Imagine you’re an entrepreneur who wants to start a business. You have a clear vision of where you want to be — the destination is in sight. However, to get there, you must cross a river. You are faced with a choice: swim across the rough waters or pay a toll to cross the bridge and reach your destination more quickly and easily.
Franchises are just like that toll, providing a shortcut to a successful business. Like the fee you pay to use the bridge, franchise fees enable you to leverage a proven business model and brand name when starting a franchise. In this blog post, we will dive into the world of franchise fees, look at what those expenses will get you, and help you decide whether they are a worthwhile investment.
A franchise fee is a payment that a franchisee must make to a franchisor in order to obtain the right to use the franchisor’s brand name, trademarks, operating system, and other intellectual property. The franchise fee is typically paid upfront and can range from a few thousand dollars to hundreds of thousands of dollars, depending on various factors.
When we discuss the franchise fee as above, what we’re typically referring to is the initial franchise fee. However, the total investment costs needed to start and continue running a franchise are much more than the initial franchise fee. While this fee gets you in the door, there are other costs and expenses that a potential franchisee must consider when making a business plan.
Opening a franchise has many benefits over starting a company from scratch. The franchise fee is the price that franchisees pay for this head start. The initial franchise fee is usually paid upfront when the Franchise Agreement is signed. Some franchises may allow franchisees to pay this fee in installments over time.
If you’re considering purchasing a franchise, it’s essential that you fully understand the financial implications of the specific company you’re interested in working with. To learn more about a franchise’s costs, you’ll want to study the Franchise Disclosure Document (FDD) closely. This document will outline all the fees and expenses a franchisee should know of. By law, a franchisor must send the FDD 14 days before any agreements are signed or money is exchanged.
Let’s look closer at the initial franchise fee as well as other fees and costs you may expect.
The upfront fee that franchisees must pay to the franchisor is the initial franchise fee. This fee typically gives the franchisee the right to use the franchise’s branding, business model, and other intellectual property. The exact cost and what is included with a company’s initial franchise fee will be outlined in the FDD.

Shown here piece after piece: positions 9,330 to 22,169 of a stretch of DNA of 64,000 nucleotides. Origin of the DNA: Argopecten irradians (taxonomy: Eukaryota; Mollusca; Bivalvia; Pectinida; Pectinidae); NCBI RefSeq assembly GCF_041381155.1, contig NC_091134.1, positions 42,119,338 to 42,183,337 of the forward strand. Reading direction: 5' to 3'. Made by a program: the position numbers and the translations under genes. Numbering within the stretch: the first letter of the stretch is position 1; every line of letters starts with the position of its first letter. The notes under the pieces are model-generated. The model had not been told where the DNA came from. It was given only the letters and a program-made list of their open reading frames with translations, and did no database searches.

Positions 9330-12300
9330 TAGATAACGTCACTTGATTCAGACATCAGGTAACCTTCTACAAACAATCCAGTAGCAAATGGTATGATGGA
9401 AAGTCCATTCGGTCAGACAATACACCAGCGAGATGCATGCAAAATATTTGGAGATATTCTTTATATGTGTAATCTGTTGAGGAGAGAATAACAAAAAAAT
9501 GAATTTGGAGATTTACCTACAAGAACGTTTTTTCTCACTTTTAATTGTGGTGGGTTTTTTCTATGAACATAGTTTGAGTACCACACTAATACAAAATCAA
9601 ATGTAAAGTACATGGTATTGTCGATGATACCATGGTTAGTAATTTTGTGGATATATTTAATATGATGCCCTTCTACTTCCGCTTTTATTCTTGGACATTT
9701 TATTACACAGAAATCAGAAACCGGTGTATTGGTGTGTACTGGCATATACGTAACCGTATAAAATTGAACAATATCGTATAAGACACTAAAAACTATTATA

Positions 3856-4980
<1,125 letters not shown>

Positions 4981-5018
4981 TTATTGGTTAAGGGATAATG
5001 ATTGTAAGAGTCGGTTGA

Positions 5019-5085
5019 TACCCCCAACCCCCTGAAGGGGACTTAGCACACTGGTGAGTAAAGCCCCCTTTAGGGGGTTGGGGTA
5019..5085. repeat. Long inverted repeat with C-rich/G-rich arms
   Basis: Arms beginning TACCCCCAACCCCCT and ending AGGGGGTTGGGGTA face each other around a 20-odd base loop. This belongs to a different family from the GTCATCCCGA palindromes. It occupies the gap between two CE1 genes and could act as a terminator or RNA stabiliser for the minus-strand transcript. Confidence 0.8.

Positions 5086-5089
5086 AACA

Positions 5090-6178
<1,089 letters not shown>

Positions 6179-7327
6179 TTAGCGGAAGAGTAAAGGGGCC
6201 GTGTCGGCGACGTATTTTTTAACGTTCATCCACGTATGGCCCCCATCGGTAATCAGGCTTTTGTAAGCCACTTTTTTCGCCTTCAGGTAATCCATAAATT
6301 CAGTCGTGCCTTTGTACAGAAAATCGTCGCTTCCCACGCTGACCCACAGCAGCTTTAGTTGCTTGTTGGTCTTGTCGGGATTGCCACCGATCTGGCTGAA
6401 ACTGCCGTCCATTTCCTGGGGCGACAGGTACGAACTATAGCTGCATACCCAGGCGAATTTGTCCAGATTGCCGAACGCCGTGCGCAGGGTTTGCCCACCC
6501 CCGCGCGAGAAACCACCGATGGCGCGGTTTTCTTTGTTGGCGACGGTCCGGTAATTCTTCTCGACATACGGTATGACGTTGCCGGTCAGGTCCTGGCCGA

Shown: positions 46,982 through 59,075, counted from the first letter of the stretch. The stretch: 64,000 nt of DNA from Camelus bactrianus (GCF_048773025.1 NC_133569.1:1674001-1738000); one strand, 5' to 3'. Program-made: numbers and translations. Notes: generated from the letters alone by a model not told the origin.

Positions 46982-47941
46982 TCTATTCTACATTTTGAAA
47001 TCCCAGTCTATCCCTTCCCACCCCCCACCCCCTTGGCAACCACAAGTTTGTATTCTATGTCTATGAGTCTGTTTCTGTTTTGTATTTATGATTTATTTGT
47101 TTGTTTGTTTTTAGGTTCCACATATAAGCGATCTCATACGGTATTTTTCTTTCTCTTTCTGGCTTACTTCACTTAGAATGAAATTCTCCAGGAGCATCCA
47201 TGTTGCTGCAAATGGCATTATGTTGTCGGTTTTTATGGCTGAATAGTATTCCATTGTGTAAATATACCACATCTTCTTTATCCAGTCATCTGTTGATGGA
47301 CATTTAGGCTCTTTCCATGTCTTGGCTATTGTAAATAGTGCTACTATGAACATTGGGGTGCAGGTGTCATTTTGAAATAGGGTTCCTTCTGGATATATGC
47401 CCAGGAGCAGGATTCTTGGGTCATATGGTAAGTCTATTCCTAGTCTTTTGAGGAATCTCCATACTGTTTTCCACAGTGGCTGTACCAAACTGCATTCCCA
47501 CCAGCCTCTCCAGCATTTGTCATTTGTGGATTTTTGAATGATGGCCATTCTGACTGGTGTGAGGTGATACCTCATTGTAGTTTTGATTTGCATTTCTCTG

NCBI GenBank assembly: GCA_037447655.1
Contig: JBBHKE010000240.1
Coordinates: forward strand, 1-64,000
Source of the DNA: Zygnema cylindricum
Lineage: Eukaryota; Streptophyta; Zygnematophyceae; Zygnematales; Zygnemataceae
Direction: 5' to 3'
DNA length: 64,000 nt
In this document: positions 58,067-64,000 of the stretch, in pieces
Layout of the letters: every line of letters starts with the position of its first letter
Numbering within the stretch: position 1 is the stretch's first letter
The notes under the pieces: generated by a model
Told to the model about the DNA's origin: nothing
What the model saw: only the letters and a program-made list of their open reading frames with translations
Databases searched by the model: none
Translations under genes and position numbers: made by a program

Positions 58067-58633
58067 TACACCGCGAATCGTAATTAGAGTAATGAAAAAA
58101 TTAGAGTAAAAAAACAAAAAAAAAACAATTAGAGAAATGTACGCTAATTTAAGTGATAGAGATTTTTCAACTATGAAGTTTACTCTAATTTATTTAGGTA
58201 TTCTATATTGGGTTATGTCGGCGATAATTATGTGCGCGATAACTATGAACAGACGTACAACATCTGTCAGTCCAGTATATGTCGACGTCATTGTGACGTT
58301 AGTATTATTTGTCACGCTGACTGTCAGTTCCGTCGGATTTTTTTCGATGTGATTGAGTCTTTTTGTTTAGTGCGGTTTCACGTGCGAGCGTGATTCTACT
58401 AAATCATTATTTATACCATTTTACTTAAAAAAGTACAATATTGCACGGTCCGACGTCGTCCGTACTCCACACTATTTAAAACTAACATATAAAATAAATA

The other costs associated with starting and running a franchise include additional franchise fees as well as startup and ongoing costs.
In addition to the initial franchise fee, franchisees are often required to pay royalties to the franchisor. Royalties are often based on a percentage of sales. However, every franchise can organize this how they see fit. For example, some franchises charge a flat fee for royalties, and others may offer a lower royalty rate based on sales volume.
Considering one of the biggest perks of opening a franchise is the instant brand recognition that comes along with it, it’s not surprising that franchises charge marketing fees. These costs go towards marketing on a national or international level for the franchise brand as a whole. Marketing fees can also be based on a percentage of sales or a flat fee.
Technology fees cover costs associated with software or hardware that is necessary to run the business. This expense helps franchisors by giving them access to the tools the franchise has developed or utilized to help streamline business processes. It also allows franchisors to invest in developing new technology, benefitting the entire franchise.
The franchise fees outlined above are paid to the franchisor to cover the benefits that franchisees receive. However, they are not the only investment costs that a franchisee will face. There are additional expenses that go towards other aspects of starting a new business.
For example, it’s always a good idea to work with a franchise attorney when entering into buying a franchise. They will help you navigate the FDD and Franchise Agreement as well as understand all the fees. It might also be wise to work with a professional accountant. Other costs that hopeful franchisees should consider include startup costs. Consider building or construction expenses, real estate or leasing costs, insurance and taxes, and inventory purchases.
The franchise fee total can vary greatly depending on the franchise system, with some fees being relatively low and others reaching hundreds of thousands of dollars. The calculation of the franchise fee is typically determined by the franchisor and may be based on several factors, such as:
A well-established and successful franchise system may command a higher franchise fee than a newer or less well-known system. Meanwhile, a lesser-known new franchise may offer lower pricing to encourage franchisees to buy into the business.
Franchisors that provide extensive training to their franchisees may charge a higher franchise fee to cover these costs. In addition, the expenses involved for franchisors for long-term assistance may be factored into the royalty fee.